Monday, March 08, 2004

'Race Studied As Factor in Blood Lead Disparities'

I was really upset with this headline since this is an prime example of why TV news can be irresponsible and scary. The title of this article doesn't do justice to the real subject of the article, which is the high levels of lead found in DC water.

Now if you read to the end of this piece, you'll find the disclaimers to the statement above.
    Little has been published on the subject of genetic links to blood-lead levels. Mary Jean Brown, chief of the lead poisoning prevention branch of the environmental health center at the federal Centers for Disease Control and Prevention, said that Lanphear's findings are provocative but that their significance is not yet understood.

    "The question is whether it's a biological mechanism or there is some kind of more intense relationship between poverty, substandard housing and exposure to lead that is captured by race rather than socioeconomic status alone," Brown said. "They are certainly questions worth asking."

    Herbert L. Needleman, a University of Pittsburgh professor of pediatrics and child psychiatry who has published landmark research on lead and antisocial behavior, said the differences in racial circumstances are too complex to reduce to a mathematical equation, such as Lanphear's, that fairly compares the races.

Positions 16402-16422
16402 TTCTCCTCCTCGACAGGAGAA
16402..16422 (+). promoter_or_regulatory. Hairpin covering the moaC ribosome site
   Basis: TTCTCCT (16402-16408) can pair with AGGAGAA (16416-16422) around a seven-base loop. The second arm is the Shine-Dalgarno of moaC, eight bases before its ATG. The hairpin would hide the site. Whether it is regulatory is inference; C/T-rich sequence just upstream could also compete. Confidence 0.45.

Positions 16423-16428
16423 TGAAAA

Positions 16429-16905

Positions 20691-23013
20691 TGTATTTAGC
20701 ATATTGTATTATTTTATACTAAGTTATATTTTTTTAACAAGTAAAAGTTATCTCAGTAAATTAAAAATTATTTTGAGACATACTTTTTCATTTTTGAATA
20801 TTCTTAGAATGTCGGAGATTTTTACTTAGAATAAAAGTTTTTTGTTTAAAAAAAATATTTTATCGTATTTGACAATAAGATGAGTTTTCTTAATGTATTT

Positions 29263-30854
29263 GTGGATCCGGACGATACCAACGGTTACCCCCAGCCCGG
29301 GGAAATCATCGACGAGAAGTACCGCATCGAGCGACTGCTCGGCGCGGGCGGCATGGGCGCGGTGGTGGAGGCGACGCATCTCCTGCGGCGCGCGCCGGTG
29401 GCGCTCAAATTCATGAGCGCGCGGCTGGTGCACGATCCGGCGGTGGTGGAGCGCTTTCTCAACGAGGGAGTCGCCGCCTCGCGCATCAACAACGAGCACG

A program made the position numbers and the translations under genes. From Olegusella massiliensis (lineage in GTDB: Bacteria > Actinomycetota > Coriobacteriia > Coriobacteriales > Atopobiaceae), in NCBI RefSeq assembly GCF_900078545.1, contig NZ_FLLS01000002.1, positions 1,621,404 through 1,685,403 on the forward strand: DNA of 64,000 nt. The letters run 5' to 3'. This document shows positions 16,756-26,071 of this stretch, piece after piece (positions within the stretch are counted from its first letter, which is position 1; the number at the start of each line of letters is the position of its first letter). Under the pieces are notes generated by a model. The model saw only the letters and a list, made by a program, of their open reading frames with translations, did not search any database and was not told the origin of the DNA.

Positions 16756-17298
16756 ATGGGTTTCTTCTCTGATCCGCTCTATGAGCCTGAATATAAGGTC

"A simple adjustment for socioeconomic factors doesn't take into account differences in the overall life situation of blacks and whites," he said.

    Ellen Silbergeld, a professor of environmental health sciences and epidemiology at the Johns Hopkins Bloomberg School of Public Health who is doing research on genetic factors in lead absorption, said Lanphear's observations are inconclusive. "I am very reluctant about ascribing a genetic difference in something like this unless we really can be certain we have completely eliminated differences in exposures," she said. "You can have two people in the same setting, and one is more [contaminated] than the other because of differences in behaviors you might pick up."
On top of that, the journal article in question by Lanphear, was published in 2002 in the Journal of Pediatrics. This was not a very recent article and as you can see by the quotes above, there is much to be disputed by their results. I will say that I don't know whether race is an issue. My comments are directed toward the irresponsible and provocative use of titles seen above. This is not a soundbite or meme I would like to come across or have to dispute. It gets too close to inappropriate concepts of 'self-responsibility' and blame, mainly ideas that 'it's your fault because of your race'.